The antimicrobial, antifungal and antibacterial properties of tea tree oil are beneficial for the treatment of a number of skin diseases and infections, according to a report by Dermatology Times. The oil, which is obtained through steam distillation of leaves from native Australian coastal tree Melaleuca alternifolia (M. alternifolia) can be used to treat acne, nail fungus, MRSA and more, but care must be taken with this potential irritant.
Nail Fungus, Acne and MRSA
Tea tree oil has been shown to have activity against dermatophytes, fungi that cause infections of the hair skin and nails. It has shown efficacy in treating onychomycosis, a fungal infection of the nail, and interdigital tinea pedis, a fungal infection of the feet between the toes.
Topical tea tree oil was found effective as treatment for bacterial and inflammatory conditions such as acne. Studies have shown tea tree oil to be as effective as benzoyl peroxide for clients with acne; however, it was shown to be better tolerated by some individuals with acne.
According to the report, terpin-4-ol is the component of tea tree oil showing signs of antimicrobial activity. Tea tree oil has proven to have antibacterial activity against methicillin-resistant Staphylococcus aureus (MRSA), and products containing tea tree oil are recommended MRSA treatment.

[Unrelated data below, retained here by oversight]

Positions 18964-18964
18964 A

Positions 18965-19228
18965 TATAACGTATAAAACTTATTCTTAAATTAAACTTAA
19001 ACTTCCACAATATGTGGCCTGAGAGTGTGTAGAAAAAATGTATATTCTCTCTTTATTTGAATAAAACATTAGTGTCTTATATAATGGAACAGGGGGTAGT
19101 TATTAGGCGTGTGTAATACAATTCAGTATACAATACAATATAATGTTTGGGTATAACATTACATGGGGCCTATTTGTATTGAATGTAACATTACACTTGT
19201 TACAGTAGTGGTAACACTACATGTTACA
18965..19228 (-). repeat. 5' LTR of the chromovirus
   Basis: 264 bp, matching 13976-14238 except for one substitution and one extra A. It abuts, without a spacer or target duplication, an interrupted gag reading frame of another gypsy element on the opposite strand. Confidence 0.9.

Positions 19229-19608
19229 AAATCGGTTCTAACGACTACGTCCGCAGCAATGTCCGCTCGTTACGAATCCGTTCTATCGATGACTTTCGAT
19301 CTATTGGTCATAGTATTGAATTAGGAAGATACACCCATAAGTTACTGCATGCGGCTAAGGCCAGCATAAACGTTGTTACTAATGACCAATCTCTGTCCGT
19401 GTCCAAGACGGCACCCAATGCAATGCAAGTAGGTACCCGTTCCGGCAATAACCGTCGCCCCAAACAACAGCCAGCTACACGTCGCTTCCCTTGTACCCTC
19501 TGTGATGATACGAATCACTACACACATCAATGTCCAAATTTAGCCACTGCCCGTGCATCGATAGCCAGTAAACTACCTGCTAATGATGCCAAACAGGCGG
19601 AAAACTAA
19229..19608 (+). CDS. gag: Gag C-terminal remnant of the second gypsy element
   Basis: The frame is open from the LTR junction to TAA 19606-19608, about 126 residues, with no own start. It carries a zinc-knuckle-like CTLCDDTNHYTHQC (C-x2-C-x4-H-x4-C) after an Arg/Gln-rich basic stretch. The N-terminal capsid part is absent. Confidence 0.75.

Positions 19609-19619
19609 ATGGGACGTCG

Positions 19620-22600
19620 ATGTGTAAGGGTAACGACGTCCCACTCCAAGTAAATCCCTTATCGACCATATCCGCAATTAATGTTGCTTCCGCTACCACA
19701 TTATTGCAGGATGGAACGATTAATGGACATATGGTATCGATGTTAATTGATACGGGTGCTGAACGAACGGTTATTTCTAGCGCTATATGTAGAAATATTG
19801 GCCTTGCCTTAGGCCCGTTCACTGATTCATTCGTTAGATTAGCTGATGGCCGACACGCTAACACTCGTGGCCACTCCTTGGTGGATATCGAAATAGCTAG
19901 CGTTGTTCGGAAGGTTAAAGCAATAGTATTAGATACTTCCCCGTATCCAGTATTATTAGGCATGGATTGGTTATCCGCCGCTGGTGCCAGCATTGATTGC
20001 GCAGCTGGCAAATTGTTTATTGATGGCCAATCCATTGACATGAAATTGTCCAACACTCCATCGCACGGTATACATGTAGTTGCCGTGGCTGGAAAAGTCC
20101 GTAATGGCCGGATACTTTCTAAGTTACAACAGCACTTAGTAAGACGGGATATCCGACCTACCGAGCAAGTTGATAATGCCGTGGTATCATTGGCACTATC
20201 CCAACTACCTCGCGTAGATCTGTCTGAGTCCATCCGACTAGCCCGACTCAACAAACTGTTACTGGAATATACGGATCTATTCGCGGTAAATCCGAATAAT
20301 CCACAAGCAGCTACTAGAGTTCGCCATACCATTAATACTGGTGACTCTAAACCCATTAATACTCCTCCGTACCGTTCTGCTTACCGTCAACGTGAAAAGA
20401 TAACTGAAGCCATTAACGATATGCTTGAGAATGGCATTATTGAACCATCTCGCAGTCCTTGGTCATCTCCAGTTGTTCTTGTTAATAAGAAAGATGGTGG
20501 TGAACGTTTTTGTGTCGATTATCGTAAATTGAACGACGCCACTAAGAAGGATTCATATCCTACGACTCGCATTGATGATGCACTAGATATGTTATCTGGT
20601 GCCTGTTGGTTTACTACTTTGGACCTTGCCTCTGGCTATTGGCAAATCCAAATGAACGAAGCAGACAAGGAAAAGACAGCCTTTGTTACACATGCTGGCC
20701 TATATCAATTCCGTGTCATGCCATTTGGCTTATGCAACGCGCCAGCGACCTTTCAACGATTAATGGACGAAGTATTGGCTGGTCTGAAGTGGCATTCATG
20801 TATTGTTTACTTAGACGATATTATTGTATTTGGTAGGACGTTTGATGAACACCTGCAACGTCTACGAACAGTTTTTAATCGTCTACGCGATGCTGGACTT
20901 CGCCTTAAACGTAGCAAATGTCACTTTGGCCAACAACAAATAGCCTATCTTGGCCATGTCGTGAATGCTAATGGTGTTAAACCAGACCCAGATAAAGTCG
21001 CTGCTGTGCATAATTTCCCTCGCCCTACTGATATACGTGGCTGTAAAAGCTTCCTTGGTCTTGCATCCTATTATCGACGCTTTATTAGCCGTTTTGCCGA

One study compared treatment with mupirocin 2% nasal ointment, chlorhexidine 4% soap and silver sulfadiazine 1% cream versus a tea tree oil regimen, which included a tea tree 10% cream and tea tree 5% body wash. Both treatments proved to be effective in treating MRSA and showed no significant difference in efficacy.
While tea tree oil has many benefits, Dermatology Times warns to be cautious when utilizing over-the-counter products for bacterial eradication. It is difficult to determine the concentration and purity of the oil in these products, and it is known to be irritating and a source of allergic contact dermatitis in some clients.